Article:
Several months ago four seventh graders at Our Lady of Hope used gun control as the focus of a joint art project. From that one project, these students organized a rally and on April 20th, 58 students “walked out” of school to stand up for their values. When asked why, one student simply said, “Guns just aren’t right.”
How did they feel during their protest? “Really good,” said one. And after? Everyone joined in singing the Prayer of Saint Francis. It was a meaningful day for the students who conceived of and led the rally, one that was encouraged and supported by the school’s administration and teachers.
The day began with a middle school assembly to talk about the walk out. (Students who chose not to participate were supported with as much encouragement and understanding as the protesters.) After the assembly the kids walked a few blocks to McDonalds, where they stood on the corner of 43rd Street and Rainbow Boulevard, chanting and waving posters. The chant—Don’t Build a Wall, Change the Gun Law—were the student’s own words. 46 posters—also student-conceived and designed—were made and waved. A McDonald’s customer bought all participating kids a soft drink.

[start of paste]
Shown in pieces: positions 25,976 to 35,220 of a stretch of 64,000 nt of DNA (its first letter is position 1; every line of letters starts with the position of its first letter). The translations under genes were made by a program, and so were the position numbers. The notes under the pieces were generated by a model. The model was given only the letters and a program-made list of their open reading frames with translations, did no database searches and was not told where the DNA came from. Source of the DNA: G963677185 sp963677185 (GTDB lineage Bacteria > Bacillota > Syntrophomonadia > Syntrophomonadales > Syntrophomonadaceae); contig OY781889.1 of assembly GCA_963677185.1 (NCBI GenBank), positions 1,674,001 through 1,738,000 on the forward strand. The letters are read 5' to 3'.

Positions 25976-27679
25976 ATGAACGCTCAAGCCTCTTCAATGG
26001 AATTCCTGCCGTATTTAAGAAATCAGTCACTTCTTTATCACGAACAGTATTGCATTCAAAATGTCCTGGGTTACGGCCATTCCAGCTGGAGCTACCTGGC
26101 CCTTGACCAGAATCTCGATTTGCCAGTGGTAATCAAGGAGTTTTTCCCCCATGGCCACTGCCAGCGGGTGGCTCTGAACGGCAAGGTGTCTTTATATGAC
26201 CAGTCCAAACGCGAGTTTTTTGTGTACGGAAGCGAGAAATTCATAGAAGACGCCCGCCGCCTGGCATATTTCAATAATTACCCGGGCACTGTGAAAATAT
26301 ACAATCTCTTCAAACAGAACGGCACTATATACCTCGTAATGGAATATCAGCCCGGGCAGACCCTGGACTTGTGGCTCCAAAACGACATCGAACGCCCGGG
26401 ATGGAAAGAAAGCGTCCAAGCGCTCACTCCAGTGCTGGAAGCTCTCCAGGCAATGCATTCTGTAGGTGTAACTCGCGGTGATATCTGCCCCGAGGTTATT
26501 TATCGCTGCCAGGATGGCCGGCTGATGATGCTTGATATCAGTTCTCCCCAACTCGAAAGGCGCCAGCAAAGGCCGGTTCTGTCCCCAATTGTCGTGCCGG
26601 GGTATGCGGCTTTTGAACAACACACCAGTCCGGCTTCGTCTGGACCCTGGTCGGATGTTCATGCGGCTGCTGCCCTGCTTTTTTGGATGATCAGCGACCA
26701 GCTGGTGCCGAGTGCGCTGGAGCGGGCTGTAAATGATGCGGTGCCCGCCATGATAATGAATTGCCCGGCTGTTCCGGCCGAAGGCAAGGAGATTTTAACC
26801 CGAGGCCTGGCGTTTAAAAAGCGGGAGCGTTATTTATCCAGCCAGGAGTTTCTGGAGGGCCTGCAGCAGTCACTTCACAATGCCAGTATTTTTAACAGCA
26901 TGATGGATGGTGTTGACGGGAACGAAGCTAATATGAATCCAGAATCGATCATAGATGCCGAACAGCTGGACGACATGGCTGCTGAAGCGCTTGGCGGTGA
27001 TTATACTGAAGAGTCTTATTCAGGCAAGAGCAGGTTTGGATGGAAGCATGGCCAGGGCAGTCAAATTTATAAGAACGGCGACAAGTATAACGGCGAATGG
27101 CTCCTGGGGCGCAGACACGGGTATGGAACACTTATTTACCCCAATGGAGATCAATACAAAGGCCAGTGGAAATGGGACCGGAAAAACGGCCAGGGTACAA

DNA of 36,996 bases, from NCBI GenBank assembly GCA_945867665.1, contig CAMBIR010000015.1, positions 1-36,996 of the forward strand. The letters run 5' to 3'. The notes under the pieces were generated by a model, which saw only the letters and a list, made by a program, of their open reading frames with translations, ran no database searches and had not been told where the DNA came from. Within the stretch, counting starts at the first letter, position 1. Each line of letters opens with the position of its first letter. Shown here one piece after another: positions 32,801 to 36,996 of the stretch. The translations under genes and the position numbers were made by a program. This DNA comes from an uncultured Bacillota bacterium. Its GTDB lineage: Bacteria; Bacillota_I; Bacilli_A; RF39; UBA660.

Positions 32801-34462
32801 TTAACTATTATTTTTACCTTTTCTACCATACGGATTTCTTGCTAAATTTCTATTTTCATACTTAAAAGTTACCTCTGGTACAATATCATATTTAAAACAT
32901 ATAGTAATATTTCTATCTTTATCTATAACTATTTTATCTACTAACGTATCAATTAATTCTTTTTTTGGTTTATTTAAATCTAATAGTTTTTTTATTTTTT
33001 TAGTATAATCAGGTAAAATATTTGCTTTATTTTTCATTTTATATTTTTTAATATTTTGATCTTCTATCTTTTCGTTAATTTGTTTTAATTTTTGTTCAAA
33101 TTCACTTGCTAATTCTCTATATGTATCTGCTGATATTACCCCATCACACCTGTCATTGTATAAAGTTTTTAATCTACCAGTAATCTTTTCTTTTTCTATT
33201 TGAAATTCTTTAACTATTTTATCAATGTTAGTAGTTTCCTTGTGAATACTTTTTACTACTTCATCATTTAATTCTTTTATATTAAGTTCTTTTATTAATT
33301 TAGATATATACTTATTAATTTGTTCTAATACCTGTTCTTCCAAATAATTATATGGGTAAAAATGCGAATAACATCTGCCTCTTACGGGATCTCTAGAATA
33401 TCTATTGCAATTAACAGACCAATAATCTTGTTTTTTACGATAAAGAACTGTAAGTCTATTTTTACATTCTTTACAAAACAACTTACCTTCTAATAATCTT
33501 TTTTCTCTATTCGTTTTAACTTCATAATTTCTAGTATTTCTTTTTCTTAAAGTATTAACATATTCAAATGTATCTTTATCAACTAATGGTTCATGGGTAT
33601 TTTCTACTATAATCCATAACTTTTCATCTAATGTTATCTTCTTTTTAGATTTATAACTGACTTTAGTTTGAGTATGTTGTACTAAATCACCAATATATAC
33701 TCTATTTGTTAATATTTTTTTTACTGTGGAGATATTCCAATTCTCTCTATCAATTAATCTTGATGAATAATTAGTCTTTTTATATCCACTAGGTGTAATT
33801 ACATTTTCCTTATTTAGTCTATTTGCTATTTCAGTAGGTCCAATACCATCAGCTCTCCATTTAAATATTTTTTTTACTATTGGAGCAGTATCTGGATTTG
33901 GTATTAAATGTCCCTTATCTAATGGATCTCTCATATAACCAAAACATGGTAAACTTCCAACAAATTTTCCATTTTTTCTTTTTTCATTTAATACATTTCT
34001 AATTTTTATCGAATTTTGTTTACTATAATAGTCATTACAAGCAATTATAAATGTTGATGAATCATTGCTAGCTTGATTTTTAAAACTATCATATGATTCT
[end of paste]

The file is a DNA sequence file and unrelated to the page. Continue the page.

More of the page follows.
When asked about the experience, the students shared their excitement when cars honked and held thumbs-up in support. They also talked about other onlookers who were angry and felt the need to shout diminishing epitaphs and brandish negative gestures. What did they do then, they were asked. “We got louder”, they responded proudly.
During the assembly earlier in the day, the students were wisely coached to not engage with negativity. In fact, this lesson alone could have been the focus of the march itself. Because, they shared, how we respond to what happens to us reflects what we value and are willing to stand for. These students value peace. They stood up and walked out to proclaim the value of peace in their classrooms, and the world.
Before heading back to school for another assembly—which provided a safe space for the kids to discuss and process the day with teachers—they all joined in a moment of silence.
Why April 20th? It was the 19th anniversary of the shootings at Columbine High School, resulting in 15 deaths. Since then guns have continued to cut young lives short. From Sandy Hook Elementary to Virginia Tech to Marjory Stoneman Douglas High School (and sadly, others), gun violence against young lives continues. This past month, 58 youngsters in a Kansas City Missouri Catholic school decided to say the shootings need to stop. So they made a plan. “We all did,” said one young man. Moreover, they all followed through.